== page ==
D.C. Metro Funding Could Get Sliced in Half

“It really feels like a betrayal of trust.”

(AP Photo/Pablo Martinez Monsivais)

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Federal funding for the Metro in Washington, D.C., could get cut in half thanks to a new bill spearheaded by some Congressional Republicans via the House Appropriations Committee. Even though $150 million has been designated for Metro maintenance and development in the District since 2008, this latest move would allocate only $75 million, according to the Washington Post.

The proposed cut comes after a report showing a decline in ridership for the first time in 15 years was released last year by WMATA. The decline was attributed to an increase in telecommuting and fewer federal jobs. (New York’s MTA recently touted that its subway ridership numbers were at a 65-year high.)

The proposed bill would be in direct conflict with the Passenger Rail Investment and Improvement Act (PRIIA), which promised $1.5 billion for the Metro over 10 years beginning in 2008. Until now, Republicans had not controlled both houses since PRIIA was initiated.

Some House members believe the cuts would be a disservice to the region’s transit riders.

“Providing anything less than the federal commitment of $150 million would jeopardize rider safety and the successful partnership with Virginia, Maryland and the District of Columbia to fund the purchase of new rail cars and vital safety improvements throughout the system,” eight House members said in a statement.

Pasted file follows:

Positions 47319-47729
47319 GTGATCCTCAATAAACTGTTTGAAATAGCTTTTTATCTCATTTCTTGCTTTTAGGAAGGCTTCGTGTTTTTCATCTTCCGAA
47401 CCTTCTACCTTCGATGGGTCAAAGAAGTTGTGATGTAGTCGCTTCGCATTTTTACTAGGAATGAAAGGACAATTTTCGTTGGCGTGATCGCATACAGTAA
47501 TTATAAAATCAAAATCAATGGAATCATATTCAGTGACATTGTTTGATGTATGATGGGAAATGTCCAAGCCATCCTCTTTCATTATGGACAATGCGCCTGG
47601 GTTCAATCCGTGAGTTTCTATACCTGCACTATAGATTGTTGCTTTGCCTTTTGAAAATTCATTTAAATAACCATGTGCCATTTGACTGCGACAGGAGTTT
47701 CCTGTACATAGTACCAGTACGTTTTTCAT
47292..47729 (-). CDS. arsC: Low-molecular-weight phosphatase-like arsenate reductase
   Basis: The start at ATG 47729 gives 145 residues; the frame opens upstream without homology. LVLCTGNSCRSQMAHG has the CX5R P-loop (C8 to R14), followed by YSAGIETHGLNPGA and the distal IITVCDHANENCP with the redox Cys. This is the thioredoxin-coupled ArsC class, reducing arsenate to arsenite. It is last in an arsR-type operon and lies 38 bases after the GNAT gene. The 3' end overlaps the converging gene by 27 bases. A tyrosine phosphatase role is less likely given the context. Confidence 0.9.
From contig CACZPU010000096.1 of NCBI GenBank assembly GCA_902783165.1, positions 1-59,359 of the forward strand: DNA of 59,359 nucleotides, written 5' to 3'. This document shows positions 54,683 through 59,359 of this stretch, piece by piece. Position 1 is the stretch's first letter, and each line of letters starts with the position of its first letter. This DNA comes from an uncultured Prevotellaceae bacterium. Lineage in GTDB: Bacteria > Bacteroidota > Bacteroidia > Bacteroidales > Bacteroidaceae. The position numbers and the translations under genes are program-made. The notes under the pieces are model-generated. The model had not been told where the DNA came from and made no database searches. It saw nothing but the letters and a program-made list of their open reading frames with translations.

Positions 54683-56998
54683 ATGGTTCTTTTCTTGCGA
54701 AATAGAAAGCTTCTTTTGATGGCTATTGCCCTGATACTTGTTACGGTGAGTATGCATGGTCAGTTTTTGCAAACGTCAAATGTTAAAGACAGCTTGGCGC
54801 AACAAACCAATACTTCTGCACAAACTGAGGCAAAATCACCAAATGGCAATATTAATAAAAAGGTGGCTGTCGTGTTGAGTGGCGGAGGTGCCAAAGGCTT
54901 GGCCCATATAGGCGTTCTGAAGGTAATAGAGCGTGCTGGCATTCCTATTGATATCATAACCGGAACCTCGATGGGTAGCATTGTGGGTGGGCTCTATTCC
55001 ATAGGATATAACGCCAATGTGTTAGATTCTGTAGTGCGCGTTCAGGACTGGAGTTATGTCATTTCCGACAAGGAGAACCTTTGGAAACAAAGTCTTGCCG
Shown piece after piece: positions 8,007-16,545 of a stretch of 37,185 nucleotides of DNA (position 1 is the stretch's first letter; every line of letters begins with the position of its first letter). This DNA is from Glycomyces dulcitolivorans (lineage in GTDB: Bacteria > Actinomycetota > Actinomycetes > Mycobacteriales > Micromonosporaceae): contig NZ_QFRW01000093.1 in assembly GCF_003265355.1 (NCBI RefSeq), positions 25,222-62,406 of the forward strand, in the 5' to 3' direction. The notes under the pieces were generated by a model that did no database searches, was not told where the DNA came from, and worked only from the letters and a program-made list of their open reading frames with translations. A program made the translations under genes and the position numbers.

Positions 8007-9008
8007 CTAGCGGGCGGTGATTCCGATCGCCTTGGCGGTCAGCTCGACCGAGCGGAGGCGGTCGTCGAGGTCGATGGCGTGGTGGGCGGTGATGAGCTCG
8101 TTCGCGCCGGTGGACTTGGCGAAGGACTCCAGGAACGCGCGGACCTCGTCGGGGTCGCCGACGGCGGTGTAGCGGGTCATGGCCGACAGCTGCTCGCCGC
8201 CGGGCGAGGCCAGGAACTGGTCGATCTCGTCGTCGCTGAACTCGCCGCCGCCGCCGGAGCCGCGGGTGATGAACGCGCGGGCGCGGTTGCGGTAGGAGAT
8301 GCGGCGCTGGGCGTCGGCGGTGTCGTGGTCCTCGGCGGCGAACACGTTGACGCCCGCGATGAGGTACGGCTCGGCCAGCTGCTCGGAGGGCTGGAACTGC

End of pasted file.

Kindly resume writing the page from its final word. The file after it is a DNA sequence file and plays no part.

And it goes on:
Numerous Metro accidents over the years have raised safety concerns among riders.

“It really feels like a betrayal of trust,” Rep. Don Beyer (D-Va.) told the Post. “It also is a failure to recognize that Metro is the nation’s transit system. How does Washington, D.C., the capital of the free world, run without a significant, sustained investment in Metro?”

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Marielle Mondon is an editor and freelance journalist in Philadelphia. Her work has appeared in Philadelphia City Paper, Wild Magazine, and PolicyMic. She previously reported on communities in Northern Manhattan while earning an M.S. in journalism from Columbia University.

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Tags: washington dctransportation spendingtransit agenciestrains

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